Tuesday, May 4, 2010

Nice Hat

Did you see the SportsCenter commercial with Jorge Posada and David Ortiz?

No? In this commercial, Posada and Ortiz are sitting with an ESPN personality and discussing Posada's new hat, which isn't broken in. Obviously, Posada's hat is a Yankees' hat, and Ortiz obviously is a Boston Red Sox legend.

Ortiz tries the hat on, so he now has on his Red Sox uniform with a Yankee hat. Just then, the Red Sox mascot walks by.

When TB first saw it, his first thought was: "That's hilarious."

His second thought was: "How could Ortiz agree to do that?"

The SportsCenter commercials have always bothered TB somewhat. They are, to be sure, very, very creative.

On the other hand, there are two problems with them. First, they completely destroy the line between the ESPN on-air people and the athletes who are in the commercials. If Posada and Ortiz - and numerous others - are in these commercials, how can the people at ESPN objectively cover them during the bad times?

Second, the over-exposure of the ESPN anchors is too much. When TB was in the newspaper business, he loved the anonymity of it. TB could stand in the bagel place and see someone who was reading his story, and that person would have no idea that TB was the one who wrote it.

Today, all that is different. Today, it seems the goal of every media person is to be on TV and be on TV as much as possible. As a result, they achieve "celebrity," which, of course, appears to be the goal of the entire country these days.

Getting back to the Posada/Ortiz commercial, the question of how Ortiz could agree to do that is based on the idea that the Yankees and Red Sox are supposed to have as bitter a rivalry as any two teams in sports. And yet here is Ortiz, who along with Tom Brady is the most beloved athlete in New England for the last 20 years or so, on ESPN with a Yankees hat on? While wearing a Red Sox uniform?

Yes it supposed to be in fun, but isn't there a line that has to be drawn? Especially if the rivalry is as bitter as it's made out to be?

The answer is that in modern American professional sports, the rivalries and such mean more to the fans than they do to the players. Professional athletes in the major professional sports these days are more like members of an exclusive club, one that's not open to the overwhelming majority of society. That they compete against each other is irrelevant.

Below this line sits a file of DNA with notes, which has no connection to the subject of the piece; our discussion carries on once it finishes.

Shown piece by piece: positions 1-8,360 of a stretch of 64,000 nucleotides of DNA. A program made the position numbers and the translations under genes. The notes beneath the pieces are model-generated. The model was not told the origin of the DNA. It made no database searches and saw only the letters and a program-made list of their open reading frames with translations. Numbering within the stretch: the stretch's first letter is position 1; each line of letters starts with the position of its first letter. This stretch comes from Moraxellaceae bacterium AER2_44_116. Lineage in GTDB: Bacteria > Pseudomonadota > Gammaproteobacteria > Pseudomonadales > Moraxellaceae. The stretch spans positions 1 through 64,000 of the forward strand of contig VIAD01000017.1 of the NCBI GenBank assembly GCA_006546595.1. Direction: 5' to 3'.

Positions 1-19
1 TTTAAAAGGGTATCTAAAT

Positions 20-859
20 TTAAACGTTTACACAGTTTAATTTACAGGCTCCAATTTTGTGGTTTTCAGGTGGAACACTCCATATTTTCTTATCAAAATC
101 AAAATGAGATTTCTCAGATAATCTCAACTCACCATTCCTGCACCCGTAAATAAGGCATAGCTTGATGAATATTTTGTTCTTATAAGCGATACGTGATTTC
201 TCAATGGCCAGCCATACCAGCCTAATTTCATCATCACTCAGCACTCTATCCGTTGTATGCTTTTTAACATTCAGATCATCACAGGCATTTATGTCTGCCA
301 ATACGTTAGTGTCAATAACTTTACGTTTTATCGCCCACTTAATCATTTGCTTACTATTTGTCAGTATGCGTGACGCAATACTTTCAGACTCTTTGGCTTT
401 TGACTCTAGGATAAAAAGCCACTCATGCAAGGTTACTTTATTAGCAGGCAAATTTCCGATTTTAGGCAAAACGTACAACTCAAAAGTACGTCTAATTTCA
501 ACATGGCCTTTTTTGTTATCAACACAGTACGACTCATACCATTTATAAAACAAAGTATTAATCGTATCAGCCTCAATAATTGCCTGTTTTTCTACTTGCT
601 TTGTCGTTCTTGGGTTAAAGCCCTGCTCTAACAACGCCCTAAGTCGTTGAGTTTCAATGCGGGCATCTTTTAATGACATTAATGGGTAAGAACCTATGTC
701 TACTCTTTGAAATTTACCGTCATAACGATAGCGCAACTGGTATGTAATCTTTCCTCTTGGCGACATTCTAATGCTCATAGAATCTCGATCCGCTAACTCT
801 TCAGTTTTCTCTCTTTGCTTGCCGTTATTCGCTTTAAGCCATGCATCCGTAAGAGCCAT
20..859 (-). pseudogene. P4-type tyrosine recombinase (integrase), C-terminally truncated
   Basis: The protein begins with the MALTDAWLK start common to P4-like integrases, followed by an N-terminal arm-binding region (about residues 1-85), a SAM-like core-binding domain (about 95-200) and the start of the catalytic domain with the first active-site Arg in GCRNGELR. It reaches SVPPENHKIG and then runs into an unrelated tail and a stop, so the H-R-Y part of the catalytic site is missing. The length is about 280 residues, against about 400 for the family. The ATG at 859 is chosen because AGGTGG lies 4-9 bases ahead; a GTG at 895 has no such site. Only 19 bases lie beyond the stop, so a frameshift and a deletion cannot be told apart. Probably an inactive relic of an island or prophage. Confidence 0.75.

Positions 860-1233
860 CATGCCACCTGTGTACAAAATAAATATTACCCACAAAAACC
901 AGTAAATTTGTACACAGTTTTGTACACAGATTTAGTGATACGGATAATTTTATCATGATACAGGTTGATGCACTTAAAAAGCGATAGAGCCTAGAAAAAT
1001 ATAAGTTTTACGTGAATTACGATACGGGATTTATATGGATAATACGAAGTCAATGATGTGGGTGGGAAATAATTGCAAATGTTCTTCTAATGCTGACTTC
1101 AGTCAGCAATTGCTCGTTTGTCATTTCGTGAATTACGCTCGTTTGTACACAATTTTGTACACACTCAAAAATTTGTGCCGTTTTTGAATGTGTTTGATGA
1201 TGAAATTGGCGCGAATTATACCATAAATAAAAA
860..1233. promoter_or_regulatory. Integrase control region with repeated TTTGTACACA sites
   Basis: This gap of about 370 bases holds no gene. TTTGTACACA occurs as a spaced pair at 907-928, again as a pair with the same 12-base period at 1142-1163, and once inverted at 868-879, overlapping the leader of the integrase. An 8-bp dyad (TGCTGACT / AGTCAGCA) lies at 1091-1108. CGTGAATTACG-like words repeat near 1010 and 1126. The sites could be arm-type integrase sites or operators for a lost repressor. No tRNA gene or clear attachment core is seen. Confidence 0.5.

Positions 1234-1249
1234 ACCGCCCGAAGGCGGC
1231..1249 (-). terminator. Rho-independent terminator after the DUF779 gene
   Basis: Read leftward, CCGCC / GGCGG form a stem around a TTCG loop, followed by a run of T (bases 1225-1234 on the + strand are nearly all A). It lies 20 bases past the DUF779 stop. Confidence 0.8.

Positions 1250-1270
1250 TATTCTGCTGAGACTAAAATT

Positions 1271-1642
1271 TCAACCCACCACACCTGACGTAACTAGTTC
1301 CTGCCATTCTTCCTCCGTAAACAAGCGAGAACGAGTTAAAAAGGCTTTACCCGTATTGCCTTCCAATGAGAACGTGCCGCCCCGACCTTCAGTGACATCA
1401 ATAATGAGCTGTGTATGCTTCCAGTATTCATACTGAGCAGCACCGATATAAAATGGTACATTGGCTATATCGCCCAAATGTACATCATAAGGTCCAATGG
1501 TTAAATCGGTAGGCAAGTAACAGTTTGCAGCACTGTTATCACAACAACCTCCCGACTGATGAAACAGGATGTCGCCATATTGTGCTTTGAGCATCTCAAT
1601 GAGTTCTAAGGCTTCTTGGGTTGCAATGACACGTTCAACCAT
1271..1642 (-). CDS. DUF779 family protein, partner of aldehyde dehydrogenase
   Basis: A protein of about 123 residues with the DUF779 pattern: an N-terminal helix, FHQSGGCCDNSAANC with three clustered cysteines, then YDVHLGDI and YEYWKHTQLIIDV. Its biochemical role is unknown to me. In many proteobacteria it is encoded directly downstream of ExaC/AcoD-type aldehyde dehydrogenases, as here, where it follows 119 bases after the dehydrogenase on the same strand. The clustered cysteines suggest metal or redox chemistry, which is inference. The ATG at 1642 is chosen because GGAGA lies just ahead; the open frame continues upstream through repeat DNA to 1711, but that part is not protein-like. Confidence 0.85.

It's because of the money, of course. You think Otis Sistrunk would have worn a Kansas City Chiefs' hat while joking around with Willie Lanier back in the 1970s? You think the Brooklyn Dodgers and New York Giants would have made such a commercial?

No chance. No, if you want to see real rivalries these days, you have to look beyond the pro ranks.

TigerBlog spent the last two Saturdays seeing this first-hand, in both cases in men's lacrosse. Two weeks ago in Cambridge, it was Princeton-Harvard, in a rivalry that dates to 1881.

For those who don't know, Princeton and Harvard didn't exactly get along in the early days. There was a time when Princeton and Harvard hated each other so much that they dropped all athletic contests between the schools for a 15-year stretch spanning the end of the 19th century and the start of the 20th.

Princeton and Harvard play in 37 sports each year (Harvard does not have sprint football), and each one of those games takes on an extra meaning for the people who are competing in them and for the people who are watching them.

This past weekend - and possibly this coming one - featured Princeton-Cornell men's lacrosse. TB has written in the past that this specific matchup is now the Ivy League's best single-sport rivalry, and he saw nothing last week to dispel that notion.

Even if Princeton-Cornell isn't the best these days, it's way up there. Harvard-Yale football and Princeton-Penn men's basketball are by far the two greatest rivalries in Ivy history, but TB says it's Cornell-Princeton men's lacrosse today.

There's something a little different when you're playing a real rival or when you're watching your team play against a real rival.

Unfortunately for pro sports, the money has ruined it.

For college sports, especially in the Ivy League, it's impossible to ruin. These rivalries have too much history and are so ingrained in the people who care about them.

As for Ortiz and Posada, well, TB was at Little Miss TigerBlog's lacrosse tournament Sunday when he saw a woman wearing a Cornell men's lacrosse hat.

The money does not exist that would have gotten TB to wear it.



So as an undergrad at Penn, could you have ever seen yourself wearing a Princeton Basketball cap?

Princeton OAC said...

No chance. Now TB has nothing that says "Penn" on it and a ton of Princeton stuff.